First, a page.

In 1970, a young Cat Stevens released an album called Tea for the Tillerman, which catapulted him to international fame and was one of the most seminal and influential albums of its day. It was followed by a few more successful releases through 1974. Then, fickle fate intervened. After almost losing his life while swimming in Malibu in 1975, he received a copy of the Koran and embraced Islam, changing his name to Yusuf Islam. His life turned from music to devotion to his new family and establishing the charity Small Kindness. In 2000, he began recording again, exclusively producing educational albums for children. After 9/11, he dedicated himself to international peace causes. Finally, in 2006 he returned to music and released An Other Cup, followed by Roadsinger in 2009. He began touring again and was inducted into the Rock ‘n’ Roll Hall of Fame at Brooklyn Barclays Center in New York in April 2014.
Now, Yusuf has returned with a brilliant release called Tell ‘Em I’m Gone, a collection of ten songs in a decidedly different groove than any of his previous recordings. He returns to the roots of the music that inspired him as a teenager: American blues and R&B. But, these tunes are far more than a nostalgic tribute to his origins. Each track examines the perennial themes of freedom and peace. Music and the blues have always been a means of escaping temporal bondage and transcending constraining circumstances. It is the thread that unites the liberating music of a Bo Diddley, Chuck Berry, Motown, and Leadbelly.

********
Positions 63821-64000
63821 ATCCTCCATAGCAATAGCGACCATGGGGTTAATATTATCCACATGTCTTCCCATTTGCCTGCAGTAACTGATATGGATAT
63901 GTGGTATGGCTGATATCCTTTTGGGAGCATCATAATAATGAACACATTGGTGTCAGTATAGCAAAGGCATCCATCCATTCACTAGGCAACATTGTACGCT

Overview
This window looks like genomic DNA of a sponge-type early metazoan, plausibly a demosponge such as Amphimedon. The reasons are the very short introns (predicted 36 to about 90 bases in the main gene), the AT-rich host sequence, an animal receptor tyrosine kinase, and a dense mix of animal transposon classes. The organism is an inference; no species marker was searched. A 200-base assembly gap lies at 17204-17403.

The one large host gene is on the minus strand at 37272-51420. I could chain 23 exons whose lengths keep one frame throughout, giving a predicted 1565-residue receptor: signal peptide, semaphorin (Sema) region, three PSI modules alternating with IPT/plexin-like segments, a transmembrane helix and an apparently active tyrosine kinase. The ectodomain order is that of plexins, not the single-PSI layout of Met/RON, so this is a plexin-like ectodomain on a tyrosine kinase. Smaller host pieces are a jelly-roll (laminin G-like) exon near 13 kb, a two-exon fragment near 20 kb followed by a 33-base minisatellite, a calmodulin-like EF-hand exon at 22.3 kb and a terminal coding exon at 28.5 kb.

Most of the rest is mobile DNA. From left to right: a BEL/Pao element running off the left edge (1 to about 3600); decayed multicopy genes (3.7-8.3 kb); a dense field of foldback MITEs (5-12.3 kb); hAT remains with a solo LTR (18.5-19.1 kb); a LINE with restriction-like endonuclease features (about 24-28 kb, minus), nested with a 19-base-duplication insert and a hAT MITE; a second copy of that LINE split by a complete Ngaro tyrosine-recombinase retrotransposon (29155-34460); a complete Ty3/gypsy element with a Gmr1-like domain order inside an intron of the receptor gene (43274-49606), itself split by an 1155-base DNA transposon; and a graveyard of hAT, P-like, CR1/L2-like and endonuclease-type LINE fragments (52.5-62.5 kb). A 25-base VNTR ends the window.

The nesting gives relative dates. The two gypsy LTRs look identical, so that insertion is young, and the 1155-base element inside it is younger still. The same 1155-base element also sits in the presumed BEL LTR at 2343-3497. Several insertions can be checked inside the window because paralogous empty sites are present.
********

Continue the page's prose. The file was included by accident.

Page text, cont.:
Throughout, Yusuf is in top form, clearly reveling in the music and message. The powerful opening track, “I Was Raised in Babylon”, sets the tone for the entire album with the telling lines: “Where did we go wrong / They used to call us civilized – but those days are gone.” The next track, a powerful cover of the great Jimmy Reed’s “Big Boss Man” (“Well, you ain’t so big / You’re just tall, that’s all”) continues to propel the entire set. My favorite cut is his cover of the old standard “You Are My Sunshine”. This isn’t the pretty sanitized Gene Autry version. This is a rough-edged funky interpretation that fully exploits the songs dark brilliance.
This phenomenal album should garner many new fans and attention for one of the truly great singer/songwriters of our time.
– Robert Myers